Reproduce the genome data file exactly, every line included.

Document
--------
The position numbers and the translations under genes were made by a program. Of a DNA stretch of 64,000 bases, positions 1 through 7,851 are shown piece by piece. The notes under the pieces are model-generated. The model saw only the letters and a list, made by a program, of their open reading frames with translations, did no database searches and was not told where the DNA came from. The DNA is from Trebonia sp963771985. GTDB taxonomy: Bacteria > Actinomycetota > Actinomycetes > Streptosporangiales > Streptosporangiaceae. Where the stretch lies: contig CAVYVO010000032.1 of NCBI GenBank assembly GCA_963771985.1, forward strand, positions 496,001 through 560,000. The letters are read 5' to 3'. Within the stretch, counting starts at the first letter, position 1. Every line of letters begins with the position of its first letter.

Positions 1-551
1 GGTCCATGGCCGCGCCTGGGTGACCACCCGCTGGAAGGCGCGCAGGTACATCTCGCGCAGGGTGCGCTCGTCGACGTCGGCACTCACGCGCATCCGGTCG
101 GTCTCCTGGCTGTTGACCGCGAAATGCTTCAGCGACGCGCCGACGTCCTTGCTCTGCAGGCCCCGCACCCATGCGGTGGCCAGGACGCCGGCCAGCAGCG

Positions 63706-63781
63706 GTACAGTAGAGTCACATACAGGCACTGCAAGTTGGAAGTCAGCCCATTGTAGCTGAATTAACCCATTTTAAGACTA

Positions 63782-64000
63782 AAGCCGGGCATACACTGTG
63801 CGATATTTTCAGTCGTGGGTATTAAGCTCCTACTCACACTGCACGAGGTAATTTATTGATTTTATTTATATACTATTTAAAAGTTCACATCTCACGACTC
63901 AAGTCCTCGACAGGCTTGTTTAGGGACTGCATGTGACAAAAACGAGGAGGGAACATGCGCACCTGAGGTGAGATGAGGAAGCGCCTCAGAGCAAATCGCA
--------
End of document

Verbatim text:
The position numbers and the translations under genes were made by a program. Of a DNA stretch of 64,000 bases, positions 1 through 7,851 are shown piece by piece. The notes under the pieces are model-generated. The model saw only the letters and a list, made by a program, of their open reading frames with translations, did no database searches and was not told where the DNA came from. The DNA is from Trebonia sp963771985. GTDB taxonomy: Bacteria > Actinomycetota > Actinomycetes > Streptosporangiales > Streptosporangiaceae. Where the stretch lies: contig CAVYVO010000032.1 of NCBI GenBank assembly GCA_963771985.1, forward strand, positions 496,001 through 560,000. The letters are read 5' to 3'. Within the stretch, counting starts at the first letter, position 1. Every line of letters begins with the position of its first letter.

Positions 1-551
1 GGTCCATGGCCGCGCCTGGGTGACCACCCGCTGGAAGGCGCGCAGGTACATCTCGCGCAGGGTGCGCTCGTCGACGTCGGCACTCACGCGCATCCGGTCG
101 GTCTCCTGGCTGTTGACCGCGAAATGCTTCAGCGACGCGCCGACGTCCTTGCTCTGCAGGCCCCGCACCCATGCGGTGGCCAGGACGCCGGCCAGCAGCG

Positions 63706-63781
63706 GTACAGTAGAGTCACATACAGGCACTGCAAGTTGGAAGTCAGCCCATTGTAGCTGAATTAACCCATTTTAAGACTA

Positions 63782-64000
63782 AAGCCGGGCATACACTGTG
63801 CGATATTTTCAGTCGTGGGTATTAAGCTCCTACTCACACTGCACGAGGTAATTTATTGATTTTATTTATATACTATTTAAAAGTTCACATCTCACGACTC
63901 AAGTCCTCGACAGGCTTGTTTAGGGACTGCATGTGACAAAAACGAGGAGGGAACATGCGCACCTGAGGTGAGATGAGGAAGCGCCTCAGAGCAAATCGCA